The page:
This second style of titling that I'm inclined towards demands more of me than the simple explanatory title. It demands more in terms of time, as it takes longer to generate a title that must serve as a story, and it demands more in terms of trust, as I must feel comfortable with offering something deeply personal to the audience.

In essence, the obliquely narrative title provides a prompt to the viewer. Just like in English class, the prompt serves as the beginning to the story that you (in this case, you the viewer) must compose. The possibilities for narrative are endless following this first statement, but the first statement provides just enough information to establish some sort of subjective context for each individual. Allow me to present an example:

A heritage of red mist., 2009
acrylic, tea, pastel, toner, and graphite on paper
30.5" x 40"
Click on image for larger view.

Here is a title for a work that in no way seems to reference the actual image on the paper. Where is the red mist? Who's heritage? How can you have a heritage of unnaturally colored natural events?

In titling this work the intention is not to be misleading or obtuse— it is to provide the viewer with an evocative cipher into my personal experience. Will it ever succeed in conveying that the image was taken from a rooftop in Rome on the very same day that I visited the Colosseum and heard a docent discussing written records of a red mist of blood that would wash over the first rows of spectators when elephants were butchered by half-starved lions on the amphitheater floor?


Might the shape of the water tower scaffolding resemble the shape of the Colosseum.


Might the presence of two buildings; one modern and the other undoubtedly ancient, hint at a location that is both contemporary and antiquated.


Is it possible that by referencing red one might think of something opulent, passionate, fiery, angry, or violent.


Will anyone immediately assume the picture was taken in Rome, and that after days of traipsing about the hub of two empires (Rome and the Christian Church) I might have been drawing a comparison between the hedonistic tendencies of a waning military empire and a young religious empire.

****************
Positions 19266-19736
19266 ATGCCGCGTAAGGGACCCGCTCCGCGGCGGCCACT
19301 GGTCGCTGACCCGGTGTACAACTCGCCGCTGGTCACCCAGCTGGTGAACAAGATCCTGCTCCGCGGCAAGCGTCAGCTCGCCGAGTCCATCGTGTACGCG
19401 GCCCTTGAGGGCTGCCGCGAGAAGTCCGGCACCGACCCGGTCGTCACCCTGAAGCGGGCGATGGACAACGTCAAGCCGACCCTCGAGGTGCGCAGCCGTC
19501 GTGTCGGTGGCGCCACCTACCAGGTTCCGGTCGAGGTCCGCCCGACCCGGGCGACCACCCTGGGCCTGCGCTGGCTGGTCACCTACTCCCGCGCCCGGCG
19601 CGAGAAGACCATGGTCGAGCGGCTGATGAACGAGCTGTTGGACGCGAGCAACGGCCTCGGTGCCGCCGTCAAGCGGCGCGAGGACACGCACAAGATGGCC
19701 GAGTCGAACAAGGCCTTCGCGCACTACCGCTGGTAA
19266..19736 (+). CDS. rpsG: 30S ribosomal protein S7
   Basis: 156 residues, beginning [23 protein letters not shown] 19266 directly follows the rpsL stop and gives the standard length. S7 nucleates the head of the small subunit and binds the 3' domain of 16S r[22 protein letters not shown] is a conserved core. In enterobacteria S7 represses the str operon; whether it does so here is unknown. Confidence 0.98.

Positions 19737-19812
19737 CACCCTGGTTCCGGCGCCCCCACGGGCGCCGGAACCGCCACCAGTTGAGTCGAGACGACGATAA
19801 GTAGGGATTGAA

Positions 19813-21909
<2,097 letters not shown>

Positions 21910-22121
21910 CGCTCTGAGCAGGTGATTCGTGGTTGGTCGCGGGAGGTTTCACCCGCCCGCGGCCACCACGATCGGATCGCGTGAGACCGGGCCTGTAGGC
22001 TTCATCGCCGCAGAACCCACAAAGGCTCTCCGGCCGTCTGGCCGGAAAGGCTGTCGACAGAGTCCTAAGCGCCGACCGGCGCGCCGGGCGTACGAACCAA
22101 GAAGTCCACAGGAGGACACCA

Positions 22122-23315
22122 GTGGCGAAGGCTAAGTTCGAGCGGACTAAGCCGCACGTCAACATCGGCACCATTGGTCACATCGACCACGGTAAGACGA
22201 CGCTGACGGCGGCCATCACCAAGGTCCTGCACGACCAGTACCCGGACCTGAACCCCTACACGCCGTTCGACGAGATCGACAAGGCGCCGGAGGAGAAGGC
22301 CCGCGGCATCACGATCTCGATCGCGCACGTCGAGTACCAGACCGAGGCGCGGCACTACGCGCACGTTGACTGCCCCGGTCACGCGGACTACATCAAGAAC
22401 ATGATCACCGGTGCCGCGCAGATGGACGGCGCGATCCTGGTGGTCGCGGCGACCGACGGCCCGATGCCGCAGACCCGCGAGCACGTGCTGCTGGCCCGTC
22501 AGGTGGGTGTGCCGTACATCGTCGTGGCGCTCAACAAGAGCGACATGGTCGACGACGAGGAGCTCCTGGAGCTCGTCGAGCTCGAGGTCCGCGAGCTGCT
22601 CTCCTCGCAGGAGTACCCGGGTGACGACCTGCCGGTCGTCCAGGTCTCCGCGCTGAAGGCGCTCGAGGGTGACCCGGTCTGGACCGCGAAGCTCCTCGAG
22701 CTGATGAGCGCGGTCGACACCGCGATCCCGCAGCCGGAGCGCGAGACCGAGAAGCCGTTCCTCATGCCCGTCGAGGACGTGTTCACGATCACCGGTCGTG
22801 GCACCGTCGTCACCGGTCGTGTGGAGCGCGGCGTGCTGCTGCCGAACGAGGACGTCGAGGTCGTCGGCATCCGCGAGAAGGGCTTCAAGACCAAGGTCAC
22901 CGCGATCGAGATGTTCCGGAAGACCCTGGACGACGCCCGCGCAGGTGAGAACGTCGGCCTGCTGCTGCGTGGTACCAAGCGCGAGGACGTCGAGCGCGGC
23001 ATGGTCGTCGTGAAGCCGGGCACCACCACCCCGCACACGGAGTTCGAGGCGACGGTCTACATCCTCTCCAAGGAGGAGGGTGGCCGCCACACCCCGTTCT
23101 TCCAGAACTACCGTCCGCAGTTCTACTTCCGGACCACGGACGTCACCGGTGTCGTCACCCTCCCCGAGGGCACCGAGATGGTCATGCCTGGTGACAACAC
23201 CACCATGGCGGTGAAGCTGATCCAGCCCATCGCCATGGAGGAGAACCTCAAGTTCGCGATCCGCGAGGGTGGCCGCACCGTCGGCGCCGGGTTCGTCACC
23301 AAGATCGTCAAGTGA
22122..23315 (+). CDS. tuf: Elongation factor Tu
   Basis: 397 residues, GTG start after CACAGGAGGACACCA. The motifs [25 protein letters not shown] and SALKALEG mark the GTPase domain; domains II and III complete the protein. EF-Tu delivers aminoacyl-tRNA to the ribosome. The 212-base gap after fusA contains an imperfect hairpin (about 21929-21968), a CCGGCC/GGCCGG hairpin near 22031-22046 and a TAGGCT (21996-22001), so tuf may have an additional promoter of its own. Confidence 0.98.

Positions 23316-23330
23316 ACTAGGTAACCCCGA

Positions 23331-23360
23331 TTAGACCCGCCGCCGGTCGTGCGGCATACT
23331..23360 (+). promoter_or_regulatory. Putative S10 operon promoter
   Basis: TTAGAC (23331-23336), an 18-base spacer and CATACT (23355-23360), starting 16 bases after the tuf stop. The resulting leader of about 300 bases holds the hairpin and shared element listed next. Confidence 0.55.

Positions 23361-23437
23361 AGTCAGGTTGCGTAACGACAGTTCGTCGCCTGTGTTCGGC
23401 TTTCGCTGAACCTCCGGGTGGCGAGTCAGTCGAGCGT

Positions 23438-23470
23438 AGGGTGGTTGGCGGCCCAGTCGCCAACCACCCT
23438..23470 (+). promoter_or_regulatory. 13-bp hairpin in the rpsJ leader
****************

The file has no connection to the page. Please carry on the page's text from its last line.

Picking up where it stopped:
Not likely. But the success of the obliquely narrative title isn't measured by how closely the viewer can recreate the exact ideas that shape those few words meant to give meaning to a visual product. The obliquely narrative title asks for your narrative as it relates to the image/artwork in front of you. It creates an active, rather than passive, viewing experience, and therein lies its strength. Your life, your dreams, your beliefs become a valuable component to understanding something that you took no part in creating and that makes the artwork a living entity, not just a seemingly overpriced commodity.

In my experience, how to title an artwork is not something that is given a great deal of attention at art school. It is acknowledged as another tool for assisting the viewer, but how to develop a means for titling artwork is left up to each artist. Ultimately, to name something is to value it. Names and labels allow us to organize our loves, our loyalties, and our world. I've committed so much time to bringing these images forth, it would be irresponsible of me to not Christen them and provide them another means for communicating their essence.

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Coming soon: studio disasters, new artwork, and the reported demise of text!